Russian scientists sounded the alarm on Wednesday over a huge oil slick in the Black Sea, with the World Wildlife Fund saying at least 100 tonnes of oil have leaked near the city of Novorossiysk.
Investigators launched a pollution inquiry after it emerged that the slick was much larger than initially reported.
The General Prosecutor's Office said officials were studying the coast between the resort town of Anapa and Novorossiysk.
The area has some of Russia's best beaches, which are popular with domestic tourists.
The leak occurred at a sea terminal near the southern port city at the weekend as the Greek-flagged Minerva Symphony was loading oil.
On Monday, the Caspian Pipeline Consortium, which controls the terminal, said the spill was contained, estimating that about 12 cubic metres of oil had spread over 200 square metres.
By early Sunday, "the situation was back to normal" and posed no threat to the local population or wildlife, the consortium said.
CPC's shareholders include Russia's Rosneft, US oil giant Chevron and Italy's Eni.
But the WWF and Russian scientists said the oil slick was much more serious than initially reported and could harm the environment.
The conservation group said it had launched its own surveillance and found the slick covered an area of 94 square kilometres by Sunday.
Greenpeace said it was asking for more information from officials.
The WWF estimated that at least 100 tonnes of oil, "and most likely even more", had been released into the Black Sea.
"Despite the prompt involvement of rescue teams, the oil spread over a colossal area," the WWF said on Facebook, adding that marine wildlife could be affected.
Aleksei Knizhnikov, head of the responsible industry programme at WWF Russia, said the slick was drifting north, having already reached Abrau-Dyurso, which is famous for its wines, and might reach the Utrish Nature Reserve.
"We can say that there is no objective information about the scale of the spill on the part of regulatory authorities," Mr Knizhnikov told AFP.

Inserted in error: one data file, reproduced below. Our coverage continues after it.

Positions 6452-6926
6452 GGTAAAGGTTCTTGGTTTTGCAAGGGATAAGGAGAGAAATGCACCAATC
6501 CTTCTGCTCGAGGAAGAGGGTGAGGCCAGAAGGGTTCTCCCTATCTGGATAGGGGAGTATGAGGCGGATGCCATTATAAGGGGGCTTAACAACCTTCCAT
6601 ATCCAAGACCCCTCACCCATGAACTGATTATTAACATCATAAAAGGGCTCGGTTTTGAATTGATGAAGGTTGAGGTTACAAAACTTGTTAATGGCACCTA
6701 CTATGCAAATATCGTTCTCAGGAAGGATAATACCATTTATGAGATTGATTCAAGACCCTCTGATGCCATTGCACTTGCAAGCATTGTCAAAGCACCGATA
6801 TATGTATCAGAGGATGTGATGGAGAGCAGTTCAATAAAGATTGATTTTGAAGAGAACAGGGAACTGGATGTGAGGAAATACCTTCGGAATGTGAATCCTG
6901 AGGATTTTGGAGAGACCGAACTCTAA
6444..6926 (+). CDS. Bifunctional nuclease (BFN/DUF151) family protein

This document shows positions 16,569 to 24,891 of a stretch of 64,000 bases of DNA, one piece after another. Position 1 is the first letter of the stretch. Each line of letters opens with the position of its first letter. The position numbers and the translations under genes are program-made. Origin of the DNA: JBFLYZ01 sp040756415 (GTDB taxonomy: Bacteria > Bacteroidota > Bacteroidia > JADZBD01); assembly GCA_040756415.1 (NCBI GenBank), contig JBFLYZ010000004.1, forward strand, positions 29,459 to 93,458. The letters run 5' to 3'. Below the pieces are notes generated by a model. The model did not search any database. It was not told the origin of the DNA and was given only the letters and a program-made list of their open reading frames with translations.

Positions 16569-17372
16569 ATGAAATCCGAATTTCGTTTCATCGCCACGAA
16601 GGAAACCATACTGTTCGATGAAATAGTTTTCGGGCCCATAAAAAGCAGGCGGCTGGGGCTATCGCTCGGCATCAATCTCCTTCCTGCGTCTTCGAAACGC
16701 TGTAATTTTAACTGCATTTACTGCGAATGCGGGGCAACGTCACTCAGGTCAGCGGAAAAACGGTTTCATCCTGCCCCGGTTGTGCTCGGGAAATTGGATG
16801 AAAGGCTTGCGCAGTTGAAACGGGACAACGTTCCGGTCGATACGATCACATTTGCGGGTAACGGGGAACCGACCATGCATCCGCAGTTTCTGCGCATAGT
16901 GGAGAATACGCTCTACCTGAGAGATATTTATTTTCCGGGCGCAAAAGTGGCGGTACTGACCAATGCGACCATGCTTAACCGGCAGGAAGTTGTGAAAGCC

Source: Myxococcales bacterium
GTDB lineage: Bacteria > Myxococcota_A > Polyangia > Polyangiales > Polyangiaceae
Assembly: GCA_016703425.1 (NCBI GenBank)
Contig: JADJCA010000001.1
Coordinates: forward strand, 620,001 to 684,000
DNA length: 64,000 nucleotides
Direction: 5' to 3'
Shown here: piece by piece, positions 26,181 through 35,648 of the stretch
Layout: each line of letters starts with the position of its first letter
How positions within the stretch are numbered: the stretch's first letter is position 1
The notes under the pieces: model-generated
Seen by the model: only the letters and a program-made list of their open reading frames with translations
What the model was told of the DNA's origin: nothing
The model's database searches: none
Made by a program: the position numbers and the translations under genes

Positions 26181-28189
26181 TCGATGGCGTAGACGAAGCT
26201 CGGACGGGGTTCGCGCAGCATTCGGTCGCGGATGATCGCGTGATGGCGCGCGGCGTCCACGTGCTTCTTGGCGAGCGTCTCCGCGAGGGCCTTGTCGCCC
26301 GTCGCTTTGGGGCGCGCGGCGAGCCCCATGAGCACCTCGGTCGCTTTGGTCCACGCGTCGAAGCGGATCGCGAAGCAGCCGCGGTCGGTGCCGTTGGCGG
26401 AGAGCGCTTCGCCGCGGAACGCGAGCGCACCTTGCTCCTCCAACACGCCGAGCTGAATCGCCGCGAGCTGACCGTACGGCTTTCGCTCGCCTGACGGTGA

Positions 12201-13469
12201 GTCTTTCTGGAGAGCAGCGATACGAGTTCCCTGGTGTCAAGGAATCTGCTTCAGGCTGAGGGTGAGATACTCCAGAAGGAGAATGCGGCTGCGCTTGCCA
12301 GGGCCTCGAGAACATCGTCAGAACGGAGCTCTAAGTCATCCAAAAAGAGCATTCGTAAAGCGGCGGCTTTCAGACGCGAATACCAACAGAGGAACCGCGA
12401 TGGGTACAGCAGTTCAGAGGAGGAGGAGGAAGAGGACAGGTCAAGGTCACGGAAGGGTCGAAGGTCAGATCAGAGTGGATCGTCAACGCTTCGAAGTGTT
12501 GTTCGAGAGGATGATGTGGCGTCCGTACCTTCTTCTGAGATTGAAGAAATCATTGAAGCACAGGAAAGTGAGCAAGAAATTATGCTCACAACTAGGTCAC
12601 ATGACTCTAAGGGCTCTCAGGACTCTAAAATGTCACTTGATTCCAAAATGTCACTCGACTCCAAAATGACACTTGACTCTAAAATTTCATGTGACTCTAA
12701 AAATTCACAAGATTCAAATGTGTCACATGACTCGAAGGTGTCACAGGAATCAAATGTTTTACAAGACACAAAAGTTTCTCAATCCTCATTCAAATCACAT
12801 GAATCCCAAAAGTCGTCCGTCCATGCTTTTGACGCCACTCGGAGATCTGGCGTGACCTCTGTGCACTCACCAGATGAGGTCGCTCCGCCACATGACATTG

The Space Research Institute of the Russian Academy of Sciences said it was also monitoring the pollution and, quoting data from satellite images, said the oil had spread over an area of nearly 80 square kilometres.
"On August 8, the oil slick spread from the shore into the open sea over a distance of 19km," the institute said.
Victoria Glushchenko of Greenpeace Russia said that if the estimates of the space research institute were correct: "This spill will threaten fish, birds and marine ecosystems in the area."
"In addition, the health of people, including tourists who will find themselves in the pollution zone, is at risk."
Staff at a dolphin aquarium outside Anapa said they had seen oil slicks on the surface and were working to protect their creatures.
"As soon as you put your hand in the water, the skin gets covered in a greasy film," the reserve said on Instagram.
On Wednesday afternoon, Russian authorities said they were looking into the situation.
The head of the environment watchdog Rosprirodnadzor, Svetlana Radionova, said she was in charge of the case.
The general director of the consortium, Nikolai Gorban, reported to Russian Energy Minister Nikolai Shulginov about the spill clean-up and containment work.
"The minister stressed the need to verify information on the volume of the oil spill," the Energy Ministry said.